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What are Green Investments?

By Charity Delich
Updated Feb 29, 2024
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Green investments are financial ventures that investors make in environmentally responsible companies. Most green investments seek to promote a green economy while maximizing financial returns for investors. A green investment may also be referred to as a sustainable investment and is a type of socially responsible investment.

Green investing is usually accomplished by putting money into common investment tools, like the stock market or an investment fund, that target environmentally conscious businesses. For example, green investments may include purchasing stock in a company that promotes sustainability practices or in a business that is committed to developing alternative energy sources. While many green investment strategies focus on the renewable energy sector, a host of other green investments exist. Companies that promote energy efficiency, recycling, or water pollution and waste control can all offer opportunities for green investments.

Most major stock exchanges allow investors to trade stock in green companies. A green stock investment can involve purchasing shares in a company that directly provides environmentally friendly products or services. For example, an investor may make a green stock investment in a company that manufactures solar panels, wind energy, or biofuels. Green stock investments can also entail purchasing shares in a company that promotes sustainable business practices, even if that company does not directly provide green products or services.

Green investment funds are becoming popular investment vehicles for investors who are concerned about the environment. A green investment fund can include either an exchange-traded fund (ETF) or a mutual fund. A green exchange-traded fund typically trades like a stock on an exchange but tracks an index made up of environmentally conscious companies.

A green mutual fund is a type of mutual fund in which investors pool their funds in order to invest in businesses that benefit or support the environment in some fashion. The fund’s investment manager allocates green assets in accordance with the fund’s prospectus. Similar to traditional mutual funds, the fund manager invests the pooled capital in stocks, bonds, or other kinds of investments. Investors realize returns proportionate to their initial investment in the fund.

Green investment funds often have varying definitions of "green." Some green investment funds consider buying stock in businesses that have adopted green business models a green investment. Other funds only invest in businesses that directly promote a low-carbon and resource-efficient economy, such as companies that recycle or develop biomass or geothermal energy. Given this differing definition of green, environmentally conscious investors should carefully review a green fund’s prospectus and stock filings prior to making an investment.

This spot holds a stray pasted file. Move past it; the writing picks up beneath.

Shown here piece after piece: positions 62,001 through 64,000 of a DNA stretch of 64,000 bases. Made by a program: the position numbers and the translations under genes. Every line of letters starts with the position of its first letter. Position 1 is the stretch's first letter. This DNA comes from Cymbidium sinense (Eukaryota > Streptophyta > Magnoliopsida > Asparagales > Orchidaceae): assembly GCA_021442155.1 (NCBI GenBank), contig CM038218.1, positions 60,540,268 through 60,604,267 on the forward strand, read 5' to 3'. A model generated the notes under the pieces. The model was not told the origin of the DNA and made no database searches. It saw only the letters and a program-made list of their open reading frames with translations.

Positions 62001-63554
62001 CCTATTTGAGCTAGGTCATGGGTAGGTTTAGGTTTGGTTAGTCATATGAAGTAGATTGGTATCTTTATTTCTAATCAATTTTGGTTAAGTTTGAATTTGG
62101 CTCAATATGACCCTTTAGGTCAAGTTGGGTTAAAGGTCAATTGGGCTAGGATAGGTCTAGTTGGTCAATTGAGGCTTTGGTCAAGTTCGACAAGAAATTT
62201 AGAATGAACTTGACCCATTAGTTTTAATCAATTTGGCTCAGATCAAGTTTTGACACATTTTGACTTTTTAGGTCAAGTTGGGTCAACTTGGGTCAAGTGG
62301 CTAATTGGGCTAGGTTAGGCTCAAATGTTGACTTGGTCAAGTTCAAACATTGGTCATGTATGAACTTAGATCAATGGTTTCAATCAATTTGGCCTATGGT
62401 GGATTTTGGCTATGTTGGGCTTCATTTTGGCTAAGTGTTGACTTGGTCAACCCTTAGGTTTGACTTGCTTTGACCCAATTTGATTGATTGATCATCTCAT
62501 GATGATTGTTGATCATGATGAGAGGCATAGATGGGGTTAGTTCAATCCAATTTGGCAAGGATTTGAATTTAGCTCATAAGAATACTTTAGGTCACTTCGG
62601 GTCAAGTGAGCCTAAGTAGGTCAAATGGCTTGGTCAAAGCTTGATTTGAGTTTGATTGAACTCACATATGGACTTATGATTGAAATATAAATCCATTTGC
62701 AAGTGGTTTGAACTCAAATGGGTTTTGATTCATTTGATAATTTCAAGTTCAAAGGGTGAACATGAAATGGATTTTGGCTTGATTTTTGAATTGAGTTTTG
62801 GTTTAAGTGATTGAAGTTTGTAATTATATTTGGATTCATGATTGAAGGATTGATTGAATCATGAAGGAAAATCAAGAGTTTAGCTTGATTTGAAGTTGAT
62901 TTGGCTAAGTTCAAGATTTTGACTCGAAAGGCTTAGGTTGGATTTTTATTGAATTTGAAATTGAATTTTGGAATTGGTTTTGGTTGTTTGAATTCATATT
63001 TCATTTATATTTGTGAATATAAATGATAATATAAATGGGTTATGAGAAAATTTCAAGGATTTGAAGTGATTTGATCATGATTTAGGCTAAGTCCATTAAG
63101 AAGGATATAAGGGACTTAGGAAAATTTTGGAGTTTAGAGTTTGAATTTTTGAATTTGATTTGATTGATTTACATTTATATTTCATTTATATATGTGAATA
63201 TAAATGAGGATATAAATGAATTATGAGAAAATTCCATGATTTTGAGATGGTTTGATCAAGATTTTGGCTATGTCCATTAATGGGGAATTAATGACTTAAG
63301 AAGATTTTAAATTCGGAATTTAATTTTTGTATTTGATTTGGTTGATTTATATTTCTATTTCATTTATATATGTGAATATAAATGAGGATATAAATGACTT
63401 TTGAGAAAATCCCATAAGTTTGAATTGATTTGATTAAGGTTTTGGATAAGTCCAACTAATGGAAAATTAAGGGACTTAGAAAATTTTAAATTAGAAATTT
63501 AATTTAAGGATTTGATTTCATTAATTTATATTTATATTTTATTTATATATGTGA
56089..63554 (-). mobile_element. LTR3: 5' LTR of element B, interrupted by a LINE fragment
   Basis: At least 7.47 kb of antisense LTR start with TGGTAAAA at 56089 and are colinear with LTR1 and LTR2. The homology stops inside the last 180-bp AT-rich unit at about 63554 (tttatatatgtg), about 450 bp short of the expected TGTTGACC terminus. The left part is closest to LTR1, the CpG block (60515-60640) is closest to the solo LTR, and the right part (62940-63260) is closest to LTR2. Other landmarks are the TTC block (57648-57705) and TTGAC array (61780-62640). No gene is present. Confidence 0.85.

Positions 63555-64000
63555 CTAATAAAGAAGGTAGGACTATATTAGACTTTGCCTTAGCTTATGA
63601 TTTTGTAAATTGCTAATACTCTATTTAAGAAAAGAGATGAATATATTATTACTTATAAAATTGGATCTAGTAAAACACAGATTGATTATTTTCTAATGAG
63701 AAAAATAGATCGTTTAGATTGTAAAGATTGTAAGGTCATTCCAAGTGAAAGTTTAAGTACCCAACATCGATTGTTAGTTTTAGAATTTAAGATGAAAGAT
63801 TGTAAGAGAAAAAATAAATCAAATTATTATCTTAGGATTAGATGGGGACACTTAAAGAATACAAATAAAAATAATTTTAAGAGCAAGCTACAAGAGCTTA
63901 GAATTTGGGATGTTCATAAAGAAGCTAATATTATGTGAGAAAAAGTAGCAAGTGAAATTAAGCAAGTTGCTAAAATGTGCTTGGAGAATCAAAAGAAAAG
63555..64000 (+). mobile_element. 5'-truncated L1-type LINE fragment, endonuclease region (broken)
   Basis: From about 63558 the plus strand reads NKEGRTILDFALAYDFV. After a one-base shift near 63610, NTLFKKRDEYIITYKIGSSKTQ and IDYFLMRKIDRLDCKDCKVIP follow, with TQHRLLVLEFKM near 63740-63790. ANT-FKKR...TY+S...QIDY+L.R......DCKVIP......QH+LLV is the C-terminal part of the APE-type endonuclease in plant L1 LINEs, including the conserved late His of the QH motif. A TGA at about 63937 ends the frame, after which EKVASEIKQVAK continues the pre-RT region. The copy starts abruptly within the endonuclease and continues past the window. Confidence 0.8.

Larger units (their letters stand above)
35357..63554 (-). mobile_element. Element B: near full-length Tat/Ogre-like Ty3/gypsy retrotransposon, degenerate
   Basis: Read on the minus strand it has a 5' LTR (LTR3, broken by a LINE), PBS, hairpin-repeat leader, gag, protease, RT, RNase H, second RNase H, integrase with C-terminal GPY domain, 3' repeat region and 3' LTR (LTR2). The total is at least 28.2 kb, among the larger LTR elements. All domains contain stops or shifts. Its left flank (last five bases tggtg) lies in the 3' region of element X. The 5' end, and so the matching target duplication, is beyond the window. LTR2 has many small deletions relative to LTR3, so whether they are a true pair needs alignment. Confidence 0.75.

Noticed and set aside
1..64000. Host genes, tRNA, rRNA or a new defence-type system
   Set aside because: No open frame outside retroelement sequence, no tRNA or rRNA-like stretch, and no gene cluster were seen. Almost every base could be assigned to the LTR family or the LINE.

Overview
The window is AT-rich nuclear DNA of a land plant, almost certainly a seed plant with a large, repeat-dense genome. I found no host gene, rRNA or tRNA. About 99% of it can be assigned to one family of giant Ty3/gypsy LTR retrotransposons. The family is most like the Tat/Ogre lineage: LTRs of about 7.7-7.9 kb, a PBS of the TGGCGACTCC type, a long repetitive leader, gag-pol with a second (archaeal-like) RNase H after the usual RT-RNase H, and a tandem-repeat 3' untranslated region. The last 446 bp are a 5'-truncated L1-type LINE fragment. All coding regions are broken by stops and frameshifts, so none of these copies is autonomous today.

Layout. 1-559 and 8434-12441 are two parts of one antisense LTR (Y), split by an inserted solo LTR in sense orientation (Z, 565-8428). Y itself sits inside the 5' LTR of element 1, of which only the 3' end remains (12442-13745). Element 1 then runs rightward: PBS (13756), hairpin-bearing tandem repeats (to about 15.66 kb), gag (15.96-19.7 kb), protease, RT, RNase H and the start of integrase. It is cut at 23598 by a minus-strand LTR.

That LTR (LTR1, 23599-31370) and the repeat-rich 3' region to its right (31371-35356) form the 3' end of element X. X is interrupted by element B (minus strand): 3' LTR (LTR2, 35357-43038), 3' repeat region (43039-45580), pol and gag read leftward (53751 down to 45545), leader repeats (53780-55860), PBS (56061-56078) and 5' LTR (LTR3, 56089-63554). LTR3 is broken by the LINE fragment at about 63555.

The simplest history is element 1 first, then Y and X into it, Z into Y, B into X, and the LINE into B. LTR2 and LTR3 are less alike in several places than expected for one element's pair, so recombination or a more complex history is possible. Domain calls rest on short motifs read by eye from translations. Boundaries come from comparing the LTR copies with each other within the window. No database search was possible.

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Discussion Comments

By Ana1234 — On Jun 28, 2013

@KoiwiGal - It is becoming more and more normal for people to try and check up on their investments now though. I mean, you've got to realize that the best green investments are also going to be stable in the community. On the other hand I wouldn't want to be investing in someone who is trashing their local community. What with the internet these days anyone who tries anything particularly bad is eventually going to get outed and may even get sued. And that's bad for business.

If you go with green company investments you don't have to worry about that aspect. So even from a greedy point of view they are worth investigating.

By KoiwiGal — On Jun 28, 2013

@clintflint - I suspect there are two problems with people investing in green companies. One is that they don't realize that anyone who isn't fervently advertising that they are green in order to get an edge on the competition is most likely not a green company (and even some of those who are claiming to be green aren't really that great). People invest in ignorance, they don't expect to have to figure out whether a company is dumping chemicals into the water supplies or not.

And two is that people are greedy. Not evil, but just greedy enough that if they see a good investment, they aren't going to ask a lot of questions. They will invest and not worry about the rest.

By clintflint — On Jun 27, 2013

It really annoys me that this is considered unusual in this day and age. This should be the norm and people who invest in places that aren't environmentally friendly should be considered to be the outliers.

I mean, why would you ever put money into a company that is ruining the world around you? I like to think that investing in green is only going to be considered radical for a little while longer and that people will eventually realize it's the only sensible thing to do.

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